Well rested and having enjoyed a delicious breakfast, we leave Roncesvalles and follow the yellow arrow through pastures and fields that make this part of Basque Navarra so famous for its local fresh produce. We walk by “caserios,” giant stone farmhouses that have been in the same family for generations.
Our first stop is in the town of Burguete, which, like Roncesvalles, has a long history of hosting pilgrims making their way to Santiago de Compostela. One of the village’s notable landmarks is the parish church, which is dedicated to San Nicolás de Bari. As we continue through the town, we find a monument that honors the renowned American novelist and Nobel laureate Ernest Hemingway. Hemingway spent time in Burguete and the surrounding area in the 1920s while researching and gathering material for his novel “The Sun Also Rises” (also known as “Fiesta”).
We continue walking and arrive in the town of Espinal. As you walk through the villages in Navarra like this one, you may see what appears to be a large dry flower attached to the main door. This is a local thistle known as the Eguzkilore, and the tradition of hanging one on the front door provides protection to the dwellers of the home. The tradition emerges from Basque mythology, when Amalur (Mother Earth) created the moon to comfort the humans who were afraid of the creatures that roamed the dark, but the creatures were not afraid of the moonlight. So, Amalur created the Eguzkilore, a flower that resembled the sun and would protect the humans at night.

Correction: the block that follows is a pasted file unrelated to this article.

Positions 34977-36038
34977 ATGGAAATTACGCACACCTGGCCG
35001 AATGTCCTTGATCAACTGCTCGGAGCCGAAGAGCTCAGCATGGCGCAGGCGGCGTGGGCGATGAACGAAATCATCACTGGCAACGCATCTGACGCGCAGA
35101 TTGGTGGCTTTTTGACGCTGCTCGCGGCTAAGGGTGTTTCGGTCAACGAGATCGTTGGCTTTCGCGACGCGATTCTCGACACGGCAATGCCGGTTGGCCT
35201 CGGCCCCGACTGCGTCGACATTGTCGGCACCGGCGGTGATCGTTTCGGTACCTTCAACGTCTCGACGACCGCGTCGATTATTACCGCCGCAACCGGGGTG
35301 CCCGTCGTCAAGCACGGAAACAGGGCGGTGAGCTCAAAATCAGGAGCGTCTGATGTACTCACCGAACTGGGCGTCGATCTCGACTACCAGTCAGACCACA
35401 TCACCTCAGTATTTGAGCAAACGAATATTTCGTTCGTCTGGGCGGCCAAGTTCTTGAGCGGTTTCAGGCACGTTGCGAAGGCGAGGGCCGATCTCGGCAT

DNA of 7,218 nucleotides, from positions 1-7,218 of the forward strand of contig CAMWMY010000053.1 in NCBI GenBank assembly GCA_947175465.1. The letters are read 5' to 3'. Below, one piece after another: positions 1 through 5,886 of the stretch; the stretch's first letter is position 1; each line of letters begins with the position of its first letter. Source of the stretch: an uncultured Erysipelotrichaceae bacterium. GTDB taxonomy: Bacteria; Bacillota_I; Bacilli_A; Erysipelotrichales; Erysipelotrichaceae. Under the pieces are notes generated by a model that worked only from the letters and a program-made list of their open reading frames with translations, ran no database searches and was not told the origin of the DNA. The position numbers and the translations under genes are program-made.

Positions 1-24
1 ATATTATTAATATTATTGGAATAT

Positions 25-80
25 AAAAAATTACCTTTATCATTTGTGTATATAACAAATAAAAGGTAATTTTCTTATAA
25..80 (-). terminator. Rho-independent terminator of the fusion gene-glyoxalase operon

Our walking ends today in the quaint village of Viscarret. After a well-deserved lunch, we jump on the bus and drive down the mountain to Pamplona, our final destination for today.
Pamplona is the capital and largest city of the region of Navarre, with a history dating back to ancient times. Its yearly San Fermín Festival takes place from July 6th to July 14th and draws attention from across the globe. The festival includes the famous “Running of the Bulls” (Encierro) in which bulls are let loose in the city’s streets and a group of participants running in front of the stampede lead them to the bullring. Before dinner we’ll find time to visit this course and walk the streets of this famous tradition.
The city itself boasts a rich historical and architectural heritage and has preserved most of its medieval walls and historic layout of narrow streets. While exploring the city we come across notable sites including the Pamplona Cathedral, the Plaza del Castillo, and the Citadel of Pamplona. Indeed, the Camino de Santiago enters the city through the historic northern medieval gate, the same one used by pilgrims for centuries.